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7. Using GRUB via a serial line
This chapter describes how to use the serial terminal support in GRUB.
If you have many computers or computers with no display/keyboard, it would be very useful to control the computers with serial communications. To connect a computer with another via a serial line, you need to prepare a null-modem (cross) serial cable, and you may need to have multiport serial boards, if your computer doesn't have extra serial ports. In addition, a terminal emulator is also required, such as minicom. Refer to a manual of your operating system, for more information.
As for GRUB, the instruction to set up a serial terminal is quite simple. First of all, make sure that you haven't specified the option `--disable-serial' to the configure script when you built your GRUB images. If you get them in binary form, probably they have serial terminal support already.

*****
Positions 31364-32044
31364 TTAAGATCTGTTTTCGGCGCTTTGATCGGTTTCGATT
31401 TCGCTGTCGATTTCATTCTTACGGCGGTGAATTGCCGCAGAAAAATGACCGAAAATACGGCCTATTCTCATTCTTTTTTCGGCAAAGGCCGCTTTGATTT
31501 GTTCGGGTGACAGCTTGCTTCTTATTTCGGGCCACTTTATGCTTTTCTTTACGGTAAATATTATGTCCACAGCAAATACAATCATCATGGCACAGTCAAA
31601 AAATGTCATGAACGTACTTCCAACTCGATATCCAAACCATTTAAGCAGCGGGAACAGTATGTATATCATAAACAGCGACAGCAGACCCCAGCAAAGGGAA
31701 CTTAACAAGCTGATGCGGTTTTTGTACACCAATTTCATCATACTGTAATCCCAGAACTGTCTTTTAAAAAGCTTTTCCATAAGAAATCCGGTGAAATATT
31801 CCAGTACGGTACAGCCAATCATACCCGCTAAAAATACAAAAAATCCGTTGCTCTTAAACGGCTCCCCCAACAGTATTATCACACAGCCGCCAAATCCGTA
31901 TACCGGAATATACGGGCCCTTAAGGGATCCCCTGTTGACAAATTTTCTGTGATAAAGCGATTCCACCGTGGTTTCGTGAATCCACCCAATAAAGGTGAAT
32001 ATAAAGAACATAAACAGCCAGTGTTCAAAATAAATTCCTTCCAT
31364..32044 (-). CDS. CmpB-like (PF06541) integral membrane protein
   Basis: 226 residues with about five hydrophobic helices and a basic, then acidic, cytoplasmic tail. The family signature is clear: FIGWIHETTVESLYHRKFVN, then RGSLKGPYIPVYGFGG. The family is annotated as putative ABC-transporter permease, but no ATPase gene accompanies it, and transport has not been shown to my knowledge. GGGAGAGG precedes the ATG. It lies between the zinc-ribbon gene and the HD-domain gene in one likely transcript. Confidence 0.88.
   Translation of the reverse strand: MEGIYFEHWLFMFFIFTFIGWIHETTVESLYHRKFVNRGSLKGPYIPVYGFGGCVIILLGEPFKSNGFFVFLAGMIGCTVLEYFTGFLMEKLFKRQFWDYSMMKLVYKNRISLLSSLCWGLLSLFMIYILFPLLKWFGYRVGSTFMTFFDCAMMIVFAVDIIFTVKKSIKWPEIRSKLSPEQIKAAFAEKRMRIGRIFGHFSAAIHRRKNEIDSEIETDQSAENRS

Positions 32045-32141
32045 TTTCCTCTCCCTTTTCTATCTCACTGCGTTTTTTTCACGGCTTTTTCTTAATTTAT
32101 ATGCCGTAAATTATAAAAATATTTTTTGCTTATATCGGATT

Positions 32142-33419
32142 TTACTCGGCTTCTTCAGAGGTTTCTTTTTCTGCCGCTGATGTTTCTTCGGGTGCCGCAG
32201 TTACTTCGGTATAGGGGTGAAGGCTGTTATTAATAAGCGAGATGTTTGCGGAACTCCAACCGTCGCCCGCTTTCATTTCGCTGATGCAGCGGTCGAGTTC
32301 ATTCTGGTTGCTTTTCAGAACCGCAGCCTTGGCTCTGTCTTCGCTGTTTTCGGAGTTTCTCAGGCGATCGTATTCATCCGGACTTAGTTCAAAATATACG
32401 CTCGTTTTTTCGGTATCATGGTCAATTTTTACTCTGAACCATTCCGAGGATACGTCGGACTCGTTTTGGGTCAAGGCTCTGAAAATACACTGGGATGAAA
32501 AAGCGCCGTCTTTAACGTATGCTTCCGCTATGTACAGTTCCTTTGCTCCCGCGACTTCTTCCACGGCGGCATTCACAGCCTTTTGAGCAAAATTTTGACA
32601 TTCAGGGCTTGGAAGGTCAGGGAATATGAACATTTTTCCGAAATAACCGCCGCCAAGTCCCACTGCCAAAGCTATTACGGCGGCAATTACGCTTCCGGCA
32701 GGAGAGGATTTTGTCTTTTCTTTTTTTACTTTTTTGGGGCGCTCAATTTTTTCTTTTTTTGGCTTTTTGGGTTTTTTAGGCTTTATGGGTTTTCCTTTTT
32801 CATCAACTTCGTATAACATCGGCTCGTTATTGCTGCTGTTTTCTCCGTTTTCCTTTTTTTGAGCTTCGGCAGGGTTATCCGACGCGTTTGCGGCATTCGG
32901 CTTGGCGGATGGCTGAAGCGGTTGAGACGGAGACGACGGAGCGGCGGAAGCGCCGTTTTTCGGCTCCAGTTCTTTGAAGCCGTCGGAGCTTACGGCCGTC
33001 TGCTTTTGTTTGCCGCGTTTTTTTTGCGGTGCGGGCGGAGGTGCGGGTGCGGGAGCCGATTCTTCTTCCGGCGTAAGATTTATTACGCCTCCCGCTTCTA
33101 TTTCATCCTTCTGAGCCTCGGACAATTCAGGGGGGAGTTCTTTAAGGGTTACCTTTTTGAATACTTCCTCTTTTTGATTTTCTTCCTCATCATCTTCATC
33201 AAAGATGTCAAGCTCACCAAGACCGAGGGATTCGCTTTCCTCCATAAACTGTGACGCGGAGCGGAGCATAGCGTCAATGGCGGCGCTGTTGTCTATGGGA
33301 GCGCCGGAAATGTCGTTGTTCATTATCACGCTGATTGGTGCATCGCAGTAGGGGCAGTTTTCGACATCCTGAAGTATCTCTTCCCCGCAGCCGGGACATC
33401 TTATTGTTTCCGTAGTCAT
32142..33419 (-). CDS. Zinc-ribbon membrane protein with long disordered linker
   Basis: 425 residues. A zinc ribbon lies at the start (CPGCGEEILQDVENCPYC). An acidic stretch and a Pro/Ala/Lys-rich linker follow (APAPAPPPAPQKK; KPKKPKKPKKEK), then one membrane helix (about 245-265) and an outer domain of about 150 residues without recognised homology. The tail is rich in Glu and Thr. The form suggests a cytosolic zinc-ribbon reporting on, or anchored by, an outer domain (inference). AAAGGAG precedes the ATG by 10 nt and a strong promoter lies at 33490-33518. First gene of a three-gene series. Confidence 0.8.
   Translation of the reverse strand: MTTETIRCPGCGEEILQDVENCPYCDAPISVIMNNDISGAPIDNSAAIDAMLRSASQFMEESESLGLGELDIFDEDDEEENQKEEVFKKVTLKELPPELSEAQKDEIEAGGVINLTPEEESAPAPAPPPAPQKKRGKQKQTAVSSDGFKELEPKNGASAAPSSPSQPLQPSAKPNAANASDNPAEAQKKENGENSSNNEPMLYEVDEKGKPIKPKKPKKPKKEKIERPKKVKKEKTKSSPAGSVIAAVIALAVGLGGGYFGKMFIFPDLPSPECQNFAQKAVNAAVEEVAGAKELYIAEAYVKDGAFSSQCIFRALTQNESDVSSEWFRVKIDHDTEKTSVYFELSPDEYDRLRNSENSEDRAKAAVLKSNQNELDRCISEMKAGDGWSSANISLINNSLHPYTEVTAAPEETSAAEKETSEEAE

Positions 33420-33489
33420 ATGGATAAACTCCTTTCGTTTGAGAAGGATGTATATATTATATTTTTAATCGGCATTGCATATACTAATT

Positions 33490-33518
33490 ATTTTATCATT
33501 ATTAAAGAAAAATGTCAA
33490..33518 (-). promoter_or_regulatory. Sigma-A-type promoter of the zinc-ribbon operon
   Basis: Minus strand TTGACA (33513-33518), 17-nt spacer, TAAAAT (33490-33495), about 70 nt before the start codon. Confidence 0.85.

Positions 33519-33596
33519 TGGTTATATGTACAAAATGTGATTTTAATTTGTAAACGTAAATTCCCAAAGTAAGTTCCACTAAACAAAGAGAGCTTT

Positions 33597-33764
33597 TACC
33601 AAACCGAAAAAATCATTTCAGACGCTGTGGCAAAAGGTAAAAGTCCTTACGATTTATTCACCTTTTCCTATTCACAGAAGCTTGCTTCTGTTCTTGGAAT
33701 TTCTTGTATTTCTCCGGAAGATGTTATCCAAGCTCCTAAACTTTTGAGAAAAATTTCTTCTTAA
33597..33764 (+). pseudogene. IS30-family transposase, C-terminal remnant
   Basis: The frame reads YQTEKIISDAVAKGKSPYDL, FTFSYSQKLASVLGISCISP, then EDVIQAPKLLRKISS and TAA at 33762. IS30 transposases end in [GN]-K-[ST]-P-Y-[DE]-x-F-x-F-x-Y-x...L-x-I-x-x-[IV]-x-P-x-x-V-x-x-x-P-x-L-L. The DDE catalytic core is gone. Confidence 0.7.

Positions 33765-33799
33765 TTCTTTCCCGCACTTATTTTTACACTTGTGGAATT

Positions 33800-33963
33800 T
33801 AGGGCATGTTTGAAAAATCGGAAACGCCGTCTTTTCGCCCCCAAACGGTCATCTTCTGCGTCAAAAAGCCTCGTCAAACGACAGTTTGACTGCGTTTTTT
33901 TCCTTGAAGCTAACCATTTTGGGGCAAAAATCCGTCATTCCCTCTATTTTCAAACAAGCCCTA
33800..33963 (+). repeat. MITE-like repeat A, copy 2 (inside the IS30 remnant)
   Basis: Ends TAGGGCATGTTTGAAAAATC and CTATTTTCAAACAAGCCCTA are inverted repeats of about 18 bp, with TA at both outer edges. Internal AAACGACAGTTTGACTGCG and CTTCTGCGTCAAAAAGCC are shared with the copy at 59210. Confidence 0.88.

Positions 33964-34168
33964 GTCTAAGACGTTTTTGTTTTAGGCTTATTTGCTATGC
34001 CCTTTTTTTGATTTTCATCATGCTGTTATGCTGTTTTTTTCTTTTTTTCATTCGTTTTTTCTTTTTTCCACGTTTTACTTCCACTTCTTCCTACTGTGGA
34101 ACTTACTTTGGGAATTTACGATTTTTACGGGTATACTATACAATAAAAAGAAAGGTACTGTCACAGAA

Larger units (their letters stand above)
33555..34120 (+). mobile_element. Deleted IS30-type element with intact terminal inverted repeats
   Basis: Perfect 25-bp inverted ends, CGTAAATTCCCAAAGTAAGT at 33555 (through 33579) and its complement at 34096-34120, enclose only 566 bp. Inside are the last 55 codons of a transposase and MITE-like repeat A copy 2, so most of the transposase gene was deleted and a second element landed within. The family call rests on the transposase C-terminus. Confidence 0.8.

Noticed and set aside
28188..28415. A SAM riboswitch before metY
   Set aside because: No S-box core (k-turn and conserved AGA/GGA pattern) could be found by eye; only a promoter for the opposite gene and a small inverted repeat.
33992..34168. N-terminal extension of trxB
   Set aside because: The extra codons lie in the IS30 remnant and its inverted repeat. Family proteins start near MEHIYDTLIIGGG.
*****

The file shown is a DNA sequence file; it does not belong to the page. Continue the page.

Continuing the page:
Then, initialize your serial terminal after GRUB starts up. Here is an example:
However, note that GRUB assumes that your terminal emulator is compatible with VT100 by default. This is true for most terminal emulators nowadays, but you should pass the option `--dumb' to the command, if your terminal emulator is not VT100-compatible or implements few VT100 escape sequences. If you specify the option, then GRUB provides you with an alternative menu interface, because the normal menu requires several fancy features for your terminal.
This document was generated by Jason Thomas on February, 4 2002 using texi2html